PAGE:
A tour around Lake Flückinger

“Thanks to the new model, I was able to complete my Bachelor’s degree in the standard period of time,” says Anna Stölting. “I realized that I can do a lot more than I thought I would be able to do at home with my leg splint.” The student was so motivated by the new opportunities that she even designed her own excursion for people with limited mobility: a trip around Lake Flückiger in the western part of Freiburg.

Alexandra Böminghaus would like to further develop the new model. “Especially in the field of digitalization there are opportunities that we are not yet using. I can imagine sound recordings of certain living spaces, for example, instructional videos or even an app with which students can be given tasks on site and enter the solutions directly,” says Böminghaus. The “barrier-free excursions” project has already been awarded the "Teaching Innovation Award” at the University of Freiburg. “But the best thing about it,” says Alexandra Böminghaus, “is that we too have rethought many things and overcome barriers in our minds.”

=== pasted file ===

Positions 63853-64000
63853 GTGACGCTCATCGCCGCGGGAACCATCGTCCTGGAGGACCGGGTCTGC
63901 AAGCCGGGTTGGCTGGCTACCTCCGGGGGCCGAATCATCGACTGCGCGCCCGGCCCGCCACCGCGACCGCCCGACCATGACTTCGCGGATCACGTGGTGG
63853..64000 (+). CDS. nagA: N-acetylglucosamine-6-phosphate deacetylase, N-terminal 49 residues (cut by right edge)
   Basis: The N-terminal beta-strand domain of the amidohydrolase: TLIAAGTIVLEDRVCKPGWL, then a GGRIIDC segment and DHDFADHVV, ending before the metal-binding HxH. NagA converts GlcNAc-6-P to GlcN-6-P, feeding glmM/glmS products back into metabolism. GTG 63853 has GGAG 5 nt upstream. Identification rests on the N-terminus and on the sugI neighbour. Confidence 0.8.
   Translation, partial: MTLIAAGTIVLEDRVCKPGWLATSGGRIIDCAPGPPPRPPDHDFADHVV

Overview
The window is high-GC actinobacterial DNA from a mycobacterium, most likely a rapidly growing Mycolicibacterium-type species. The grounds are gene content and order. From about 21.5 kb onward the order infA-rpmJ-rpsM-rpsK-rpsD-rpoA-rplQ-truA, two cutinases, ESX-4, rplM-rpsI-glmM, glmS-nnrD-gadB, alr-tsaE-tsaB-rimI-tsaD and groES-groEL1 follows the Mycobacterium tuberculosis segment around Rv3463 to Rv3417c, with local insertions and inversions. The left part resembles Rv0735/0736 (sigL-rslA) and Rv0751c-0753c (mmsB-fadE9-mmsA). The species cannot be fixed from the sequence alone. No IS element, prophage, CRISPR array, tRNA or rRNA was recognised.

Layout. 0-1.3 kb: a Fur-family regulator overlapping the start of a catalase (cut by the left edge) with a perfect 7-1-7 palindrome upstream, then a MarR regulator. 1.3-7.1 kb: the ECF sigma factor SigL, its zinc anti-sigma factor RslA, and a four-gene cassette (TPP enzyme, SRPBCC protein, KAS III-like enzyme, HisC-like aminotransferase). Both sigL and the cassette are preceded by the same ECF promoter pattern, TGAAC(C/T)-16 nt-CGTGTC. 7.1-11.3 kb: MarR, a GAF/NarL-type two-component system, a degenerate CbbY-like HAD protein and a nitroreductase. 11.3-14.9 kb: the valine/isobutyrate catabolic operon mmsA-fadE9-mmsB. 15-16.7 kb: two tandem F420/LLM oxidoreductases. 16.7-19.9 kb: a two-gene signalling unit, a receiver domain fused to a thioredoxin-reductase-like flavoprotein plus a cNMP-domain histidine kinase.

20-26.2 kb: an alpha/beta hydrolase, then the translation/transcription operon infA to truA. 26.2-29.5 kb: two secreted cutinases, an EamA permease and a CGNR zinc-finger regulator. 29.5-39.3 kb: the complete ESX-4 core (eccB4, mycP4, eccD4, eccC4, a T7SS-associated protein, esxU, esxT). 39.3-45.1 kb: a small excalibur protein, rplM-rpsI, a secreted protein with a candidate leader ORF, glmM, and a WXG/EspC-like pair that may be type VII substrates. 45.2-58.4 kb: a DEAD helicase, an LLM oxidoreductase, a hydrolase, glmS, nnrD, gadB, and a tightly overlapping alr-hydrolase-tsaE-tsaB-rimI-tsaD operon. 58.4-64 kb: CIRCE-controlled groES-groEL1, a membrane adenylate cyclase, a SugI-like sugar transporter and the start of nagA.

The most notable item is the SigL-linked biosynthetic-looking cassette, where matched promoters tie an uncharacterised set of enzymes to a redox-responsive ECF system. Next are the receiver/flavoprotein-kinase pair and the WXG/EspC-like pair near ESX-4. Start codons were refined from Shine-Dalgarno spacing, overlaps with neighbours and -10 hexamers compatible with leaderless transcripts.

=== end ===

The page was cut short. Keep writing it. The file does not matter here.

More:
Claudia Füßler